Home > Business Design, Design Thinking > Architect Frank Gehry inspires Management Theory – the intersection of Business and Design

Architect Frank Gehry inspires Management Theory – the intersection of Business and Design


My reading of Business Model Generation continues to bear fruit. First, I posted at length on my very favorable impressions of the book.

The book also, however, put me onto the subject of Design Thinking, upon which I crafted to additional posts shortly thereafter: The Design of Business, and Roger Martin and More on Design Thinking – IDEO CEO Tim Brown.

Now, as I begin the Prototyping section of the book, I am introduced to a fascinating story involving the legendary Canadian-born architecture Frank Gehry. Here’s the story, taken from the book:

With a look bordering on panic, Weatherhead School of Management Professor Richard Boland Jr. watched as Matt Fineout, an architect with Gehry & Associates, casually tore up plans for a new school building … Boland and Fineout had been struggling for two full days to remove some 5,500 square feet from the floor plan designed by star architect Frank Gehry, while leaving room needed for meeting spaces and office equipment.

At the end of the marathon planning session, Boland had breathed a sigh of relief. “It’s finally done,” he thought. But at that very moment, Fineout rose from this chair, ripped the document apart, and tossed the scraps into a trash bin, not bothering to retain a single trace of the pair’s hard labor. He responded to Professor Boland’s shocked expression with a gentle shrug and a soft remark. “We’ve shown we can do it; now we need to think of how we want to do it.”

Looking back, Boland describes the incident as an extreme example of the relentless approach to inquiry he experienced while working with the Gehry group on the new Weatherhead building. During the design phase, Gehry and his team made hundreds of models with different materials and of varying sizes, simply to explore new directions. Boland explains that the goal of this prototyping activity was far more than the mere testing or proving of ideas. It was a methodology for exploring different possibilities until a truly good one emerged. He points out that prototyping, as practiced by the Gehry group, is a central part of an inquiry process that helps participants gain a better sense of what is missing in the initial understanding of the situation. This leads to completely new possibilities, among which the right one can be identified.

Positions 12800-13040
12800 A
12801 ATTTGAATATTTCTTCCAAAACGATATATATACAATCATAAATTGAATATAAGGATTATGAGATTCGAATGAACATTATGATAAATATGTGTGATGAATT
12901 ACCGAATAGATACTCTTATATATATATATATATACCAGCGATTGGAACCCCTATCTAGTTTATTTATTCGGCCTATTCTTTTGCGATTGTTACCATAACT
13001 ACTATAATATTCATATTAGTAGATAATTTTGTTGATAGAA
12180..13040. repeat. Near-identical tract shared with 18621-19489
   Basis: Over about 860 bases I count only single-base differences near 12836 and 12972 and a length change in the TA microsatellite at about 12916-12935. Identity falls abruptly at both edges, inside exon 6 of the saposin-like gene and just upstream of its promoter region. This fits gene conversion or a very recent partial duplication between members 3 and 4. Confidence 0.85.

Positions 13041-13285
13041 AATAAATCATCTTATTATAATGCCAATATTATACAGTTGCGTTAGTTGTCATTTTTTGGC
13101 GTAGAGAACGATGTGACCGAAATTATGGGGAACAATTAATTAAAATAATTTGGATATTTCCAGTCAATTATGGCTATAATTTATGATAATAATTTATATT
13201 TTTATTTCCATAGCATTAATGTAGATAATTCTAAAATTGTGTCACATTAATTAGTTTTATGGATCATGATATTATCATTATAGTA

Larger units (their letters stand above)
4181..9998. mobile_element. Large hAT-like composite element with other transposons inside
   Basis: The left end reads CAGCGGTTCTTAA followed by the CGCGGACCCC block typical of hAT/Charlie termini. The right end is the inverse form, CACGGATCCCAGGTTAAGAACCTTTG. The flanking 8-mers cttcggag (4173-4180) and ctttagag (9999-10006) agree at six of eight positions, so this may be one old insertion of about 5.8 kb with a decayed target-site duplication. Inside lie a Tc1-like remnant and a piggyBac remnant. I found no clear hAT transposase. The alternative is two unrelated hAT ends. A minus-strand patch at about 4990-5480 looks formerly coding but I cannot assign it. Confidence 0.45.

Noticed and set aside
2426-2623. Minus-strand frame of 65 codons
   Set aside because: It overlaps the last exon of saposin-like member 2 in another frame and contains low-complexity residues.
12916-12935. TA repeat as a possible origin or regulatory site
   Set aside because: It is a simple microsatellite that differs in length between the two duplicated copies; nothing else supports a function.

For Professor Boland, the experience with Gehry & Associates was transformative. … Together with fellow professor Fred Collopy and other colleagues, Boland is now spearheading the concept of Manage by Design: the integration of design thinking, skills, and experiences into Weatherhead’s MBA cirriculum.

Well, motivated by this experience, in June 2002, 60 managers, designers and scholars gathered at the Weatherhead School of Management in the Frank Gehry design Peter B. Lewis building to consider the topic Managing as Designing. And, they made a video about this experience. It’s available on YouTube in seven parts. Part 1, the Introduction, can be viewed below:

The remaining six segments of the Managing as Designing video can be viewed at the following links:

Bloody fascinating! BTW, for a wonderful glimpse into the mind and world of Frank Gehry, check out the DVD Sketches of Frank Gehry.

glenn

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